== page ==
The prehistory of South African ‘neo-liberalism’: The rise and fall of co-operative farming on the highveld

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A striking insight of analyses of neoliberalism has been the extent of elite continuity throughout. But there have also been significant changes. While, in the agricultural sector, much of the literature on agricultural co-operatives has highlighted their continued market dominance, this article focuses on the case of an unsuccessfully transformed tobacco co-operative in the small South African town of Mokopane. While state deregulation of the agricultural sector did not mean that all forms of associational support for farmers were lost, farmers there faced a more precarious position. A general decline in farming has resulted in significant changes in the nature of land utilisation. Mining and game farming have become the district’s economic mainstay. This article also highlights shifts away from communal, inter-personal forms of organisation within co-operatives well before the official coming of the neo-liberal epoch. None the less, the scope of decision-making by co-operative management was limited by the oversight of the Ministry of Agriculture, which functioned as a safety net of sorts, but also considered that the interests of ordinary farmers were best upheld by co-operatives remaining non-profit entities.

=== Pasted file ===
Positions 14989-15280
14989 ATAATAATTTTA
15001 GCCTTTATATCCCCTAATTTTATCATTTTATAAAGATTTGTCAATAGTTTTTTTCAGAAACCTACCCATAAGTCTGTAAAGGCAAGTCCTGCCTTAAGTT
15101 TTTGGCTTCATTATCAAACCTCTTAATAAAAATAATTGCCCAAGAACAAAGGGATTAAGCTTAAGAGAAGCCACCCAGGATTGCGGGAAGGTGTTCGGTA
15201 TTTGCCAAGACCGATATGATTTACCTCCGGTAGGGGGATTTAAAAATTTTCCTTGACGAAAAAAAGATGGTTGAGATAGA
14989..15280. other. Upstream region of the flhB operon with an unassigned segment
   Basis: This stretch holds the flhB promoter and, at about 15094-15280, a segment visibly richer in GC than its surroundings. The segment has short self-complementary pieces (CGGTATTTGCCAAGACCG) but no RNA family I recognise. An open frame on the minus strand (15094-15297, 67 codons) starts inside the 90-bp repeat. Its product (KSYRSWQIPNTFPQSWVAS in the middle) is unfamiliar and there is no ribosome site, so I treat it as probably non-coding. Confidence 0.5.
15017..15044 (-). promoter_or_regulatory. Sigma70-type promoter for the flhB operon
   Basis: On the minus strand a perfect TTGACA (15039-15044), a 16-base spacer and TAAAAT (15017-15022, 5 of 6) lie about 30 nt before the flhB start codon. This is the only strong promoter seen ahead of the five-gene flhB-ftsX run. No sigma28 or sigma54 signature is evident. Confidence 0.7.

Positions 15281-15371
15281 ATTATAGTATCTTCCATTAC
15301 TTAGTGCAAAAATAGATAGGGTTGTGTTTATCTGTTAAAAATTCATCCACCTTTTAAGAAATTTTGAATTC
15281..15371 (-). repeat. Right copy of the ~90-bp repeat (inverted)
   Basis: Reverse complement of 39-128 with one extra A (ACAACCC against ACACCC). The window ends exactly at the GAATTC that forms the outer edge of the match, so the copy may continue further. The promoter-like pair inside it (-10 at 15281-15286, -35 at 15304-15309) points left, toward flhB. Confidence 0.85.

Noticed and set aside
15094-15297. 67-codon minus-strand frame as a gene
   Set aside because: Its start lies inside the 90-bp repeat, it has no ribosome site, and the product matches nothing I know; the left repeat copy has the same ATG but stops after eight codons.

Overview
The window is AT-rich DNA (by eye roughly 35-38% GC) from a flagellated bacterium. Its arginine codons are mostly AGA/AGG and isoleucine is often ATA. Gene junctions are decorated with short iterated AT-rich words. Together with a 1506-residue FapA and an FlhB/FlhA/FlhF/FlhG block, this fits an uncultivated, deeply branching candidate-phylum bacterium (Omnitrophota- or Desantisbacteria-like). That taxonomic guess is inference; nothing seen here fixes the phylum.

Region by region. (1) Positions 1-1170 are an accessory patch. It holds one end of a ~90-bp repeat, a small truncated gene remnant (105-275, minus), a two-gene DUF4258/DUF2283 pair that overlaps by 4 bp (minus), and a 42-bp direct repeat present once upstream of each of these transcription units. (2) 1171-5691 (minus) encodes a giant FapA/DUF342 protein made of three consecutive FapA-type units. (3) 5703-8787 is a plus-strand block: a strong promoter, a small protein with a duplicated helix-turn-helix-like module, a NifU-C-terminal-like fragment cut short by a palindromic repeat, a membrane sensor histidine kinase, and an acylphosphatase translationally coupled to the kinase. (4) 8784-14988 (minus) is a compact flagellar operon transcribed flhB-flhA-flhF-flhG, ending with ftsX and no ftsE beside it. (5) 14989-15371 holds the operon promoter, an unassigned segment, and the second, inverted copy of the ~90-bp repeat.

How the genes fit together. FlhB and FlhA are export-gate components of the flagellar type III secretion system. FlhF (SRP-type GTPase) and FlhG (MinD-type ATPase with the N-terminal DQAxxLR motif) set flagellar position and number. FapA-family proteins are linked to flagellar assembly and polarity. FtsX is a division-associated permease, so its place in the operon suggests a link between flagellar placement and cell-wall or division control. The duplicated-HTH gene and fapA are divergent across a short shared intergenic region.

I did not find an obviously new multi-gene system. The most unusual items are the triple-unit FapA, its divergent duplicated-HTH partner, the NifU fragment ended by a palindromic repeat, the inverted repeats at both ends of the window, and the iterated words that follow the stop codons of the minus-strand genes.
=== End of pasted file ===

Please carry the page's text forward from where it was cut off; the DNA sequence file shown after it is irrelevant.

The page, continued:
Original languageEnglish
Pages (from-to)1239-1254
Number of pages16
JournalJournal of Southern African Studies
Issue number6
Publication statusPublished - 2 Nov 2015
Externally publishedYes

ASJC Scopus subject areas

  • Geography, Planning and Development
  • Arts and Humanities (miscellaneous)
  • Sociology and Political Science


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